Discussion in 'General' started by HPPT, Apr 14, 2022.
Mass inerters or J dampers.
How much weight needs to be added?
p.s. The job is done. I'm just trying to satisfy my own curiosity.
Akrapovic and lead weights around the steering stem and swingarm pivot is the answer.
They are part of the problem: their shit is too light.
And you find fault with that?
It wasn't a problem until this year when the FIM said to put 9 kg on the bike.
What’s old is new again... my first car... 68 Pontiac Firebird 400 convertible has the fluid filled mass dampers in each corner of the car...
probably weigh about 50 lbs each, so whatever is in them must be the density of liquid lead or something as the volume looks to be under 2 gal.
All the F body convertibles had them I think. I wonder what handling characteristic flaw caused them to need those?
Where did they put it? Which bike was it?
As exhaust gasses cool down inside the exhaust, they become more dense. This creates a greater load the engine has to push out.
Steel conducts heat greater than titanium, so it cools down more and loses more power.
Edit: I'm still in the "negligible actual difference" camp, but that's the simple theory I'd go with.
Hey Mike... any breakthrough on the shock linkage?
I’m sure not but just checking...
I’d be more interested in the whole dyno curve than concerning myself with 1 hp more at peak.
Does the Ti exhaust affect the overall curve better than stainless?
Hell, I gained 5 HP just by adding some go-fast stickers to my bike. I don’t screw around with measly 1 HP gains; I go all in on my quest for more powah!
Racing stripes on cars and bikes is another 5%
For most race applications, they are used to cancel a specific resonant frequency on the sprung mass that is inherent to the chassis without changing suspension characteristics.
Nope. Replaced and out there in the wild racing.
Frame, around and under the battery.
Same R6 as first post.
You're thinking of Inconel. Indy Car, Formula 1, WRC, and a lot of MAX Effort Hill Climb/Time attack cars use it. Has really good resistance to fatigue cracking from heat, most of the time 0.020" wall or smaller is used (I've heard of NA cars using something wild like 0.010-0.015 or something ) WRC cars are prolly the most abusive to their manifolds, with basically sending massive explosions down the runners to keep the turbo online during off throttle/transient throttle.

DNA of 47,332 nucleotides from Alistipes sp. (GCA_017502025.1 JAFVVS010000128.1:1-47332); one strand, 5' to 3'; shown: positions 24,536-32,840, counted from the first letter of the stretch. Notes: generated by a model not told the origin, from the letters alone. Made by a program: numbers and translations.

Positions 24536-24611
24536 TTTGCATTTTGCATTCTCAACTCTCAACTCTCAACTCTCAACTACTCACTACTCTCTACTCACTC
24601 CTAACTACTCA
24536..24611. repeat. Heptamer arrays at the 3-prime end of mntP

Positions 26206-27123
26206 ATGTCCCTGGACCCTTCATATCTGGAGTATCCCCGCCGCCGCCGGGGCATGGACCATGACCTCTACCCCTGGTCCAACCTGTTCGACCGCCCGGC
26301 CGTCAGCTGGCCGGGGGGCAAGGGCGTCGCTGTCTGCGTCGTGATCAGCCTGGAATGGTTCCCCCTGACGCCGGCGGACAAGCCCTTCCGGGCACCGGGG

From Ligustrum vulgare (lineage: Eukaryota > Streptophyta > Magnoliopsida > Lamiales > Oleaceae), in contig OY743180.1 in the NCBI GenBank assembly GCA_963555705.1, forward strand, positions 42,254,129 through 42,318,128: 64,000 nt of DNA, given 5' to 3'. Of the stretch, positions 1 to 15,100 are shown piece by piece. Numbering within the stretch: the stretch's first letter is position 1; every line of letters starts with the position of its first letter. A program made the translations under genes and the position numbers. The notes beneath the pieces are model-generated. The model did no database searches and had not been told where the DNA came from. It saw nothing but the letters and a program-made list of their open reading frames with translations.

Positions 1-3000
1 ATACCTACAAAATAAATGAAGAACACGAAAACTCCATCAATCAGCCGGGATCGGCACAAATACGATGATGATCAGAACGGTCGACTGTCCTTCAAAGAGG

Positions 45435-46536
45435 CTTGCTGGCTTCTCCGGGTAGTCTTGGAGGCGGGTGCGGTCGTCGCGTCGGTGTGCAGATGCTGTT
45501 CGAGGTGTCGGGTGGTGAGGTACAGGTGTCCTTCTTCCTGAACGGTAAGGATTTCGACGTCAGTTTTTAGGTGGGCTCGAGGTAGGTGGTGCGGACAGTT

Other than weight savings and structural integrity with heat/vibrations Inconel and Titanium don't really have a whole lot over good stainless. The weight savings being the biggest thing. Some have argued that harmonic frequency stuff and blah blah blah may contribute to the exotic alloys being superior, but you're maybe getting 0.5-1% gains with this and only in certain rpm ranges more than likely.
The smoothness in the bends comes from the manufacturing process, not the material itself.
Also, FWIW to those who may be interested... Inconel is the one of the most frustrating things I've ever welded in my whole ass life. With most metals, even Ti, you have a pretty good sense of how well your doing based on how the puddle is moving around and maintaining shape. Inconel is very sluggish and is pretty slow to react to your torch movements.
Again, it is in my opinion that other than weight and fatigue resilience, there are no "extra" benefits to using exotics over SS. If so, you'd see a hell of a lot more of them in classes where they don't care. especially in stuff like drag racing, and where they'll spend dumb amounts of money to save .5lb. Hell, the turbo radial cars run aluminum down pipes on their 1500-3000hp engines.. lol
A 1hp difference is more than likely the resolution of the Dynometers repeatability. ESPECIALLY if its a chassis dyno, and not an engine dyno.
Source: Me... I've built a lot of forced induction and exhaust systems over the years.. everything from import drag cars, V8 stuff, and time attack cars.
Yes but does heat create or impose any hindrance of flow to begin with? So even if certain metals can dissipate heat at a higher/quicker level, does it actually increase exhaust flow?
There would have to be a substantial change in temperature for this to have any significant effect. A change that I wouldn’t think would occur under full load or an engine under racing conditions.
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